Called to Work by the Power of the One Who Saves Us
I preached on Philippians 2:12–2:16 at Grace PCA over Memorial Day weekend. We often look at the first part of Philippians 2, where we find Paul's beautiful description of Jesus's incarnation and sacrifice for us, but what does it mean when Paul follows those familiar words with a call to work out our salvation in fear and trembling? It means there is road work ahead in our lives as Christ transforms us to be more like him.
A Restored People are Comforted and Become the Comforters
I continued the homily series “Bound” with a message from Isaiah 40:1-9. As we contemplate the Servant, we find the comfort of God's salvation for his people and a call to provide news of that comfort to others.
Meditating on the Incarnation During Christmastide
For the last three years, I've had the blessing to preach the last Sunday of the year at Grace. I love getting the opportunity to meditate on the Christmas season during this Christmastide; this time allows us to reflect with a little less stress than is often present prior to Christmas (see my post on a Twelve Days of Christmas devotional booklet). This year, my message was from John 1:9-13, looking at Jesus's determination to save us that is demonstrated by his birth. You can listen to the message and find a fill-in-the-blank outline below.
A Devotional Booklet for Meditating on the Season
During the season of Advent, we look forward with great anticipation to celebrating the birth of Jesus, when God took on flesh and was born of a virgin more than 2000 years ago. However, often December 26 feels like such a letdown and we think, “What is there left to do but clean up after Christmas?” But we forget that Christmas Day is the beginning of the Twelve Days of Christmas.
When we think of the Twelve Days of Christmas, the first thing that comes to mind is the famous old Christmas carol of the same name. But, the Twelve Days of Christmas are the days between Christmas and Epiphany, the day we celebrate the visit of the Magi to Jesus. Last year, my friend Patrick and I put together a devotional to help us meditate on the meaning of Christmas over that twelve day period. Our little booklet of devotionals explores the responses to the birth of Jesus found in Scripture, both good and bad.
God's Ultimate Promise of Restoration Gives Us Hope As We Wait
I concluded the series Chapel at Lunch homily series “Bound” (and the final Chapel at Lunch) with a message from Revelation 21:5-8.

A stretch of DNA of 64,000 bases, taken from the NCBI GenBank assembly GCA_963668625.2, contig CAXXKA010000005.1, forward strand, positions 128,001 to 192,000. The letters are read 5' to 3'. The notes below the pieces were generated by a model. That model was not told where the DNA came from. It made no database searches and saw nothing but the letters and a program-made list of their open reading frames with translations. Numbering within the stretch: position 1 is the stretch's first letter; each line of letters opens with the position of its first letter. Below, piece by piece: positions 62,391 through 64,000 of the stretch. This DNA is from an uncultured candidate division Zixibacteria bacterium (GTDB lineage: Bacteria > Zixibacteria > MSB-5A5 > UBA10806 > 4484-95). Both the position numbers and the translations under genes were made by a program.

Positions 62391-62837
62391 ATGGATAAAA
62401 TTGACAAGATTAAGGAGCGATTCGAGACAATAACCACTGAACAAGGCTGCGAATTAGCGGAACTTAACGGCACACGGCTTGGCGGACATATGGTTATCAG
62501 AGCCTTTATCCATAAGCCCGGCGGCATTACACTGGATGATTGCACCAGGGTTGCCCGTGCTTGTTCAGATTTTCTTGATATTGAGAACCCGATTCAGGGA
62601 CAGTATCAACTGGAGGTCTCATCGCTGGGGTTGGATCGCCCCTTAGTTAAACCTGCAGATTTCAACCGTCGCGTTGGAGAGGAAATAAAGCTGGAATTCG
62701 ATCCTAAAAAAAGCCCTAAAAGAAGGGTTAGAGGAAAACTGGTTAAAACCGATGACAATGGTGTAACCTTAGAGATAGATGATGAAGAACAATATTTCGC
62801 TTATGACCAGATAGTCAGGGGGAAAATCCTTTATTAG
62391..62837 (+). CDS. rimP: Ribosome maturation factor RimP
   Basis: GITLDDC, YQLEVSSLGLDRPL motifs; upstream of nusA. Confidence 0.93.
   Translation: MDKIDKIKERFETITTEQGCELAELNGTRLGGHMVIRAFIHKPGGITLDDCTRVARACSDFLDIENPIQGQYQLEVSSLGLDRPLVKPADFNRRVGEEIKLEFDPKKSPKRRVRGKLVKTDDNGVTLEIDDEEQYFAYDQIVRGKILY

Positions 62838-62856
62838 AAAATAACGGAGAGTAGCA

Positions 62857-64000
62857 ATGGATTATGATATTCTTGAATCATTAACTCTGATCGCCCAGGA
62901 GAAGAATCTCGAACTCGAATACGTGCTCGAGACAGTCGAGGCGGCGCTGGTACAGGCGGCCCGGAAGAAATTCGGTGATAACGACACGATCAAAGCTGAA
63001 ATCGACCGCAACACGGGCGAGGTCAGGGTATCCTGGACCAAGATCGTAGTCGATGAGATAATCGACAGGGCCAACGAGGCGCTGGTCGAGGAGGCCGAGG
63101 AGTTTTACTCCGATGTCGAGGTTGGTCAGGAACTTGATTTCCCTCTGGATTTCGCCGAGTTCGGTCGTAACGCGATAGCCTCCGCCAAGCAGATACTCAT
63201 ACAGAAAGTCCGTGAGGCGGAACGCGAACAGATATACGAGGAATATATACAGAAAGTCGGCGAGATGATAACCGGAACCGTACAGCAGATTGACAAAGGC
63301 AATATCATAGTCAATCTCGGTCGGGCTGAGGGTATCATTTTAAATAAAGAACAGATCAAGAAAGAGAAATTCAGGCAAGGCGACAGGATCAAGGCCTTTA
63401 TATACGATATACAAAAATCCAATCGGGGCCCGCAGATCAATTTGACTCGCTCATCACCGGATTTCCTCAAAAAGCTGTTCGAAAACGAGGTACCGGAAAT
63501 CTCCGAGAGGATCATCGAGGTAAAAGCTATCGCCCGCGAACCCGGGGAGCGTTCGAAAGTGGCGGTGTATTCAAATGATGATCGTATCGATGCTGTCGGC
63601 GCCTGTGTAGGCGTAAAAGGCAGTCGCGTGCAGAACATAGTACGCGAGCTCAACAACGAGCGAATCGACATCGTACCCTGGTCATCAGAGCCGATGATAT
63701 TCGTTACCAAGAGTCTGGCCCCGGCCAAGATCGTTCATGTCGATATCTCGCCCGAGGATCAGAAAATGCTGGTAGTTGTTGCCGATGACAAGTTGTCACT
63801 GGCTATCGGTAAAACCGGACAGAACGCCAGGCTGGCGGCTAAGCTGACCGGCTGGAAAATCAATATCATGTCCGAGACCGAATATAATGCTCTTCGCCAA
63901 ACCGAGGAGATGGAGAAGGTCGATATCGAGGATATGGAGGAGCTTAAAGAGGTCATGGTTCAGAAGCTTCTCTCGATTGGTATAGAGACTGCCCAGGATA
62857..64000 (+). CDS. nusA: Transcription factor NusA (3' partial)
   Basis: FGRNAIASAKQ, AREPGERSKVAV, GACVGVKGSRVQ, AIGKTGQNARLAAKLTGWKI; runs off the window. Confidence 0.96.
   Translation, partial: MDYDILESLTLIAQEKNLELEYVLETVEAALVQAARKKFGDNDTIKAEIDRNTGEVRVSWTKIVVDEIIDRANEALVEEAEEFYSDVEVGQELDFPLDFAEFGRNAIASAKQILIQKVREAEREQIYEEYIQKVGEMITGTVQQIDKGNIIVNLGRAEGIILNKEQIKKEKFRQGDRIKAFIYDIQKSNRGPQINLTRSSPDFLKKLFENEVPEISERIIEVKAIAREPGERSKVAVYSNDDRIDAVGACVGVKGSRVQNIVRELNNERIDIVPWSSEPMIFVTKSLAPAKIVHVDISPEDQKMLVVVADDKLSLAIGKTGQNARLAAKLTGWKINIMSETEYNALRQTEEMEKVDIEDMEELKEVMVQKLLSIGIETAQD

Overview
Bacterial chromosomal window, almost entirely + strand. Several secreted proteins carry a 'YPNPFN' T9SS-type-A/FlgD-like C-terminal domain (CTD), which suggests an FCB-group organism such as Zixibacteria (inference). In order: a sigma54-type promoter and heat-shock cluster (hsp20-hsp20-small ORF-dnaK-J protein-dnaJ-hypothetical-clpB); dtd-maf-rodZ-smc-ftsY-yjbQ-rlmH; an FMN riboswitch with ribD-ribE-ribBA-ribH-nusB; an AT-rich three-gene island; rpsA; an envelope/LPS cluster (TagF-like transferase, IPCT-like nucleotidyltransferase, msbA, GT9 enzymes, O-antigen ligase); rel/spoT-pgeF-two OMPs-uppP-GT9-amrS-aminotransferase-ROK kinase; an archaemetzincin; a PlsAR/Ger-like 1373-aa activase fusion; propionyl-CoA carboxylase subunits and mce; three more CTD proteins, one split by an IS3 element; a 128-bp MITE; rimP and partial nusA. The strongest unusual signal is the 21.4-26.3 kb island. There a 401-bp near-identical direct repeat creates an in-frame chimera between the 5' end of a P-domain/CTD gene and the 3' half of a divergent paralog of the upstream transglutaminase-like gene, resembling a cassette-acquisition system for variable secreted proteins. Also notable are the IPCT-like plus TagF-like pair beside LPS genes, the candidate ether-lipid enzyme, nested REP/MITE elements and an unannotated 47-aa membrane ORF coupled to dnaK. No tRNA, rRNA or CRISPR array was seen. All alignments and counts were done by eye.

God's Promises from the Beginning Point to Our Future
This message started the series “Bound,” a four week journey through the promises God gives us in his Word. This series served as the 2015 pre-Advent series for Chapel at Lunch.
God's Cultivation of Patience in Our Lives
This is a message from the series “Freshly Picked” on James 5:7-9. Throughout “Freshly Picked,” we looked at the different Fruit of the Spirit and in this message we look at God's desire to bring out the fruit of patience in our lives.
Understanding How God Works Good Through Us
I opened the series on the Fruit of the Spirit entitled “Freshly Picked” with this message from Galatians 5:19-23. This series began on August 26 as part of Chapel at Lunch at Lindenwood and September 9 as part of Grace4all.
Like Abraham, We Must Look to the Heavenly City
I shared this message on Hebrews 11:8-12 as part of our 2015 Opening Chapel Service at Lindenwood University. As we begin a new academic year — or face any sort of new calling — we find an important question arises: what foundation are we building our efforts upon?
An apt observation from Philip Yancy in a recent Christianity Today interview:
Sociologist and researcher Amy Sherman has said that Christians tend to have three models for interacting with society: fortification, accommodation, and domination. To put that in layman’s terms: We hunker down amongst ourselves, water down our witness, or beat down our opponents. For many reasons, those aren’t New Testament models.
So what should we be? We need to create pioneer settlements that show the world a different, grace-based way of living.